Micro-X signs up UK Ministry of Defence for airport electronic device scanner

Micro-X ASX MX1 UK Ministry of Defence x-ray imaging explosive consumer electronics
Micro-X's Nano mobile x-ray device.

Micro-X (ASX: MX1) has won a coveted UK Ministry of Defence contract to conduct the first phase of Research and Development for a lightweight X-ray imaging system to detect explosives hidden in electronic consumer devices.

The South Australian’s company’s six-month GB£71,900 (A$132,470.54) contract was won competitively and was awarded by the UK Government’s Defence and Security Accelerator.

The Defence Science and Technology Laboratory-based accelerator is currently working with the government’s Department for Transport to find innovative solutions to improve aviation security.

Micro-X will develop a system that combines X-ray backscatter and conventional projection X-ray imaging techniques to provide a high-resolution image of electronic devices that might be carried on to passenger aircrafts.

Micro-X managing director Peter Rowland said the company was excited to win the UK contract.

“This project uniquely combines the technical successes we have had both in our lightweight medical projection imaging system and our Backscatter Imager which we demonstrated to the Australian Defence Force’s Counter-IED Task Force last year,” he said.

The contract will also require Micro-X to test the system, an activity which has already proven fruitful for company based in the South Australian innovation hub of Tonsley.

“We conducted some imaging tests before submitting our bid for this project and were very pleased at the tiny amounts of explosive material which were easily detectable using this Backscatter imaging technique,” Mr Rowland said of Micro-X’s early testing.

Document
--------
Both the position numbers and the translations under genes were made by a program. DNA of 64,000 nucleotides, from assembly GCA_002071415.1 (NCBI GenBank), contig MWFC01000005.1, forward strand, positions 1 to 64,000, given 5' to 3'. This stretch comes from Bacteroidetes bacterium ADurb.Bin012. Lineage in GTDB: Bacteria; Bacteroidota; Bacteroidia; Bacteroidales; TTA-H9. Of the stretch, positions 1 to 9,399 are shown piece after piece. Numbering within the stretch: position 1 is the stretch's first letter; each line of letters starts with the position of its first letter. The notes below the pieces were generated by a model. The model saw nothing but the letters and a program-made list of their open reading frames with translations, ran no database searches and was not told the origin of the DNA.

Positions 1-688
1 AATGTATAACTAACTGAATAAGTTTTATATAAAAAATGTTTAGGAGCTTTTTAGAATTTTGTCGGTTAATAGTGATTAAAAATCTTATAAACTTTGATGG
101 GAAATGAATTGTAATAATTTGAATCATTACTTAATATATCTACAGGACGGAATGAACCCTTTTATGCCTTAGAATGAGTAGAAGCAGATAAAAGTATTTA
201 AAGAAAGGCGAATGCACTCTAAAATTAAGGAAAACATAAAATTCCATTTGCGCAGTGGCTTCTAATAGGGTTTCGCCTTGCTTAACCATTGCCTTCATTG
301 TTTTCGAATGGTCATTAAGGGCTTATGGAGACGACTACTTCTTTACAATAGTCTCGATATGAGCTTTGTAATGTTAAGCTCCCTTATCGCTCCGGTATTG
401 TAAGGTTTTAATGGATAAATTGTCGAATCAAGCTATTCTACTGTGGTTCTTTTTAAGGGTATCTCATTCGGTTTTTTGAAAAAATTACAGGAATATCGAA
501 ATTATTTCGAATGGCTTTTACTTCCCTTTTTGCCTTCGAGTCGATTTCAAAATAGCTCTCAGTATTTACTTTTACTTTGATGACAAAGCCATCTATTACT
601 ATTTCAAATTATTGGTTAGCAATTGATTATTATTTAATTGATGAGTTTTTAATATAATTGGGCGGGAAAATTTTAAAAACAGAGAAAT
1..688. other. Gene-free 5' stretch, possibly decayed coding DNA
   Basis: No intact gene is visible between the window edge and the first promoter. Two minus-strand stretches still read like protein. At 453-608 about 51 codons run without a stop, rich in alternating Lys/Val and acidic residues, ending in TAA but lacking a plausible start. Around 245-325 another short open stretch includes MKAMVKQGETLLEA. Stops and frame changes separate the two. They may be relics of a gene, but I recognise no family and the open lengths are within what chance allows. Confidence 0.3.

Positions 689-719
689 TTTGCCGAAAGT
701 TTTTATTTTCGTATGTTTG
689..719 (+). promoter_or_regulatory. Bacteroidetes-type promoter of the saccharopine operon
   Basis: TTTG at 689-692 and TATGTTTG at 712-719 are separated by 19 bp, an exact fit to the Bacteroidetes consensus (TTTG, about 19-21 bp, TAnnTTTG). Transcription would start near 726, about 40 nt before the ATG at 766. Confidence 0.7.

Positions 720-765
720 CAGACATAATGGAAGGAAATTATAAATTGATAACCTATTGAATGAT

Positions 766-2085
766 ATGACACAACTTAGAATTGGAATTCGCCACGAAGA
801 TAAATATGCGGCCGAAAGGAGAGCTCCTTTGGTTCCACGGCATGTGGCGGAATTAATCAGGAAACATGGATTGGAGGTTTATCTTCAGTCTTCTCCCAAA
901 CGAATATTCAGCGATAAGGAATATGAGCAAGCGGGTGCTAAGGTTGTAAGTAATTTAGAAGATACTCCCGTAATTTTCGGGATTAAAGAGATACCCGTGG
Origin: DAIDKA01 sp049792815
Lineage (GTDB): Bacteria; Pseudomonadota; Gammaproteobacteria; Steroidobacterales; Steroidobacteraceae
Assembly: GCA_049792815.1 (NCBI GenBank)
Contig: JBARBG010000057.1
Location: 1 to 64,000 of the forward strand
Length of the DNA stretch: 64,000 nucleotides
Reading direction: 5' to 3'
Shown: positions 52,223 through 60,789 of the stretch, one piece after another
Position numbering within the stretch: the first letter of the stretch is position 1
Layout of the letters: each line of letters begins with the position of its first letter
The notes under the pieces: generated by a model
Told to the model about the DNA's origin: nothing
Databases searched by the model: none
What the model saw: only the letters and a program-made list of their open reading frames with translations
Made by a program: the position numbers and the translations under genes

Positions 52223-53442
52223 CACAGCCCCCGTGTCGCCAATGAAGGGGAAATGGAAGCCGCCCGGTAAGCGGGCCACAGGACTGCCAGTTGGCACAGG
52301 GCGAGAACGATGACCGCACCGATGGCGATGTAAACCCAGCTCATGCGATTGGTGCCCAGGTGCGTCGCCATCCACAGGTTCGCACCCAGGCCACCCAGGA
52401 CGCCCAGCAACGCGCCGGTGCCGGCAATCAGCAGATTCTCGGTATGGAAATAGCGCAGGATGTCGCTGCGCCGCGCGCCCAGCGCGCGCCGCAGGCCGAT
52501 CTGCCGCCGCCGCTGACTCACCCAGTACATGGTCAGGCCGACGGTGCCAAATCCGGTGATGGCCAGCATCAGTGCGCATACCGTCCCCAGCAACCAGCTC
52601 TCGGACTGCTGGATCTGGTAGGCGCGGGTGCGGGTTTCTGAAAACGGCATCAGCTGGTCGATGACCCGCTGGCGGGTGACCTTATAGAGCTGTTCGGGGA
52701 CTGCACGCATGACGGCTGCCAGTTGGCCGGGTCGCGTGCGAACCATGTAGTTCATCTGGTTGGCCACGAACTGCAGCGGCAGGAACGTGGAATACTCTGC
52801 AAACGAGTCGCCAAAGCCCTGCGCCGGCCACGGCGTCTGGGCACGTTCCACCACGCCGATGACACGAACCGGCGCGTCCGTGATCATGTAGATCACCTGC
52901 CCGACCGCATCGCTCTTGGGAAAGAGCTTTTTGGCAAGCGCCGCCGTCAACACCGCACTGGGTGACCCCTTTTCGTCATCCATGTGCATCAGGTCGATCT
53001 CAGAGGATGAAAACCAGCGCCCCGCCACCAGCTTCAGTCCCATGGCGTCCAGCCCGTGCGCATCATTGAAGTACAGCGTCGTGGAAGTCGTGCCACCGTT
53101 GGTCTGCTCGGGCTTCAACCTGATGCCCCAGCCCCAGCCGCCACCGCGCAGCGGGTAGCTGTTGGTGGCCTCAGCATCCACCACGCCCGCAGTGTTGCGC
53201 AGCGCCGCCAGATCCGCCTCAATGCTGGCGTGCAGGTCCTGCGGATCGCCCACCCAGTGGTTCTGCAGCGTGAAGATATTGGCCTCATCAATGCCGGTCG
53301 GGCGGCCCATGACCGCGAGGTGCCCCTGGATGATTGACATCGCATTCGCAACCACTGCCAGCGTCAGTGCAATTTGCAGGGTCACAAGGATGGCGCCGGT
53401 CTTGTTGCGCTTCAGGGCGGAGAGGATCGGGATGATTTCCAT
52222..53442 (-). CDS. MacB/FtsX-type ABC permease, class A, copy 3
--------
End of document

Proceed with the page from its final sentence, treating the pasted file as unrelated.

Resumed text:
The $50.5 million company has already submitted indicative costs for a second phase of activity to the government accelerator, to ready the system for an airport trial.

Next steps

Micro-X will continue to work with Durham University computer science researcher Professor Toby Breckon on the application of existing automated target-recognition algorithms to Micro-X’s combined backscatter/projection x-ray images.

The Durham research group is currently a world leader in applying pattern recognition to automated X-ray security screening.

Operation NANO

Micro-X developed the world’s first carbon nanotube-powered X-ray system in the world, which it recruited a North American partner, Carestream Health, to sell worldwide as the Carestream DRX-Revolution NANO system.

The former Eastman Kodak Company’s Health Group announced 10 days ago it was currently taking orders for the product in the US and was preparing quotes for health providers in the European Union.

The 100-kilogram mobile X-ray system is tipped for a June 2018 quarter roll-out.

Carestream has also sought regulatory approval to sell the system in Canada, with approvals in other markets to follow.

Last year it was reported the system would retail for about US$150,000 (A$198,860), with Micro-X able to manufacture four portable systems a day from its innovation district facility from 2019.

Backscatter roving

Micro-X also secured an Australian Department of Defence contract to develop a small, lightweight, Mobile Backscatter Imager system for stand-off imaging of improvised explosive devices.

Another Australian Government contract has seen Micro-X join forces with the defence department to develop Rover, an ultra-lightweight, digital mobile x-ray which is optimised for use in military deployed medical facilities.

The company has tipped the product would be useful for humanitarian aid efforts and providing disaster relief support.

Micro-X securities were up 2.86% to A$0.36 by late morning.

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